Zautner A.E.,Universitatsmedizin Gottingen
Recent Patents on Inflammation and Allergy Drug Discovery | Year: 2012

Adenotonsillar disease (adenoiditis and recurrent tonsillitis) is a prevalent otolaryngologic disorder aetiologi-cally based on chronic inflammation triggered by a persistent bacterial infection. These bacteria, mostly Staphylococcus aureus, Haemophilus sp., and Streptococcus sp., persist predominantly intracellular and within mucosal biofilms. The recurrent or chronic inflammation of the adenoids and faucial tonsils leads to chronic activation of the cell-mediated and humoral immune response, resulting in hypertrophy of the lymphoid tonsillar tissue. This hypertrophic tissue is the cause for the prominent clinical symptoms: obstruction of the upper airways, snoring, and sleep apnea for adenoiditis or sore throat, dysphagia and halitosis for recurrent tonsillitis. Treatment strategies should target the persisting bacteria within their biofilm or intracellular shelter. Macrolide antibiotics like clarithromycin are able to modulate the immune system and to interfere in bacterial signaling within biofilms. Clindamycin, quinupristin-dalfopristin, and oritavancin are intracel-lular high active compounds. Surgical removal of the hypertrophic tissue by modern procedures like laser tonsil ablation, eliminates not only a mechanical obstacle of the airways, it removes also the basis for the aetiologic cause, the "biofilm carrier". This review summarizes the role of bacterial persistence in mucosal biofilms for the aetiology, diagnosis and treatment of adenotonsillar disease and relevant patents. © 2012 Bentham Science Publishers.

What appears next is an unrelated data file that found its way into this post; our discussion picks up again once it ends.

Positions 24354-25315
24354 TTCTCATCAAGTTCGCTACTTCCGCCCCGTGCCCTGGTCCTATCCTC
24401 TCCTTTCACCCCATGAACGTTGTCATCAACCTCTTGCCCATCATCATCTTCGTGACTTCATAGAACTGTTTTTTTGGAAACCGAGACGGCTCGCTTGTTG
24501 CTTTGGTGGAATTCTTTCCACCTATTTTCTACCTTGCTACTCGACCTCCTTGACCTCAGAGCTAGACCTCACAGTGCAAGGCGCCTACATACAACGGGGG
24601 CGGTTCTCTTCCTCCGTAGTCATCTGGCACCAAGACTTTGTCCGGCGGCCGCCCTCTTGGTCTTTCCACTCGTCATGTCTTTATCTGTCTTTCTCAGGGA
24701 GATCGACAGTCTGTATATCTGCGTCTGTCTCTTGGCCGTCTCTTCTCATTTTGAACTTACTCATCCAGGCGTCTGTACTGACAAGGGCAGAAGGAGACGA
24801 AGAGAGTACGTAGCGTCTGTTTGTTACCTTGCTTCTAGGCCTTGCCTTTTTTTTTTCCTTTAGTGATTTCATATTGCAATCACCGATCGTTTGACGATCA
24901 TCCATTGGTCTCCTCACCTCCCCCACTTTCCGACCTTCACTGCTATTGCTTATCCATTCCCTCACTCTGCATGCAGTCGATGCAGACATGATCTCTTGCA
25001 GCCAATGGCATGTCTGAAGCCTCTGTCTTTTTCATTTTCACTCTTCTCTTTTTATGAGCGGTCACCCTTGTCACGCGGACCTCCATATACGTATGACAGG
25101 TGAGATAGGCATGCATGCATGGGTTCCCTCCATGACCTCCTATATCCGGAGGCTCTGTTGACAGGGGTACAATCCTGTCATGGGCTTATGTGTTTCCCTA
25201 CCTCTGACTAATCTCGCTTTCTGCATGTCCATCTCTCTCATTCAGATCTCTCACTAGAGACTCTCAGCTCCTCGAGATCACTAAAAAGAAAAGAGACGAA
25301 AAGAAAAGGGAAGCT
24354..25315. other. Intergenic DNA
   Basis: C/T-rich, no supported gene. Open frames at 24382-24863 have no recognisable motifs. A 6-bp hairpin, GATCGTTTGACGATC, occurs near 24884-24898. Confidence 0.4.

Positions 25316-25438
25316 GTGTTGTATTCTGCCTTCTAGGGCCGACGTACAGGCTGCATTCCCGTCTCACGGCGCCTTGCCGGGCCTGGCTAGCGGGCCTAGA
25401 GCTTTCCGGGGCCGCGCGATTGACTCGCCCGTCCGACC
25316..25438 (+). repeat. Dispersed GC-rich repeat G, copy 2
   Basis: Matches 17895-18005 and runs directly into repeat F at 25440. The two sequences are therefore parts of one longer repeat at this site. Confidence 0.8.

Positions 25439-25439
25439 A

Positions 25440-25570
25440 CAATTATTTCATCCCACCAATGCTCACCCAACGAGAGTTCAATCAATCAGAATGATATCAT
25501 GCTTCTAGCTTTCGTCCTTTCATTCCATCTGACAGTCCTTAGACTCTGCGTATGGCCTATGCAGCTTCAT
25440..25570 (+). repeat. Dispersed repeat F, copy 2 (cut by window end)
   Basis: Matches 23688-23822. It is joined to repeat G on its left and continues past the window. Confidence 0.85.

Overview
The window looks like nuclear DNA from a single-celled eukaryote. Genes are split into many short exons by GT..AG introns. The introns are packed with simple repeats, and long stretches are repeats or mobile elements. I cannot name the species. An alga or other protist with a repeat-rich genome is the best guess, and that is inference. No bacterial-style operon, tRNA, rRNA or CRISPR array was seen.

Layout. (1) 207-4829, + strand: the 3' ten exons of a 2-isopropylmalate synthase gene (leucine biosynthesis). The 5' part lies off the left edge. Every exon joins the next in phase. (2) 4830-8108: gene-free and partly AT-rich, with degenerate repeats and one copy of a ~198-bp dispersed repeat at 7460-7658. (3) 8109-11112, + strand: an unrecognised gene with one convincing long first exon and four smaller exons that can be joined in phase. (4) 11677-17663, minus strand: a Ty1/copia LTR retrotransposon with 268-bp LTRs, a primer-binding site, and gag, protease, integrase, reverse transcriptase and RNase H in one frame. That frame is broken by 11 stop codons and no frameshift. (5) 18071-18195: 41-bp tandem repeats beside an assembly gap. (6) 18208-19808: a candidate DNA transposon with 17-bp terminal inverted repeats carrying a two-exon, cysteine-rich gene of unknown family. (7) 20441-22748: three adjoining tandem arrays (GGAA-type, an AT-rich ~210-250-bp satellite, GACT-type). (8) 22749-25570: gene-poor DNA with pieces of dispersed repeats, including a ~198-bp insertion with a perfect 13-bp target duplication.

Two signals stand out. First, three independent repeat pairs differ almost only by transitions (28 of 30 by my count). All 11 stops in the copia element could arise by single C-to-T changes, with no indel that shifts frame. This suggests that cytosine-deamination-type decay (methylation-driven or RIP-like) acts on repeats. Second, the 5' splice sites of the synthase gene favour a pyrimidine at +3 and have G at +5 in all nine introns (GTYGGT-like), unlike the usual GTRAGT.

Burckhardt G.,Universitatsmedizin Gottingen
Pharmacology and Therapeutics | Year: 2012

Common to all so far functionally characterized Organic Anion Transporters (OATs) is their broad substrate specificity and their ability to exchange extracellular against intracellular organic anions. Many OATs occur in renal proximal tubules, the site of active drug secretion. Exceptions are murine Oat6 (nasal epithelium), human OAT7 (liver), and rat Oat8 (renal collecting ducts). In human kidneys, OAT1, OAT2, and OAT3 are localized in the basolateral membrane, and OAT4, OAT10, and URAT1 in the apical cell membrane of proximal tubule cells, respectively. In rats and mice, Oat1 and Oat3 are located basolaterally, and Oat2, Oat5, Oat9, Oat10, and Urat1 apically. Several classes of drugs interact with human OAT1-3, including ACE inhibitors, angiotensin II receptor antagonists, diuretics, HMG CoA reductase inhibitors, β-lactam antibiotics, antineoplastic and antiviral drugs, and uricosuric drugs. For most drugs, interaction was demonstrated in vitro by inhibition of OAT-mediated transport of model substrates; for some drugs, transport by OATs was directly proven. Based on IC50 values reported in the literature, OAT1 and OAT3 show comparable affinities for diuretics, cephalosporins, and nonsteroidal anti-inflammatory drugs whereas OAT2 has a lower affinity to most of these compounds. Drug-drug interactions at OAT1 and OAT3 may retard renal drug secretion and cause untoward effects. OAT4, OAT10, and URAT1 in the apical membrane contribute to proximal tubular urate absorption, and OAT10 to nicotinate absorption. OAT4 is in addition able to release drugs, e.g. diuretics, into the tubule lumen. © 2012 Elsevier Inc.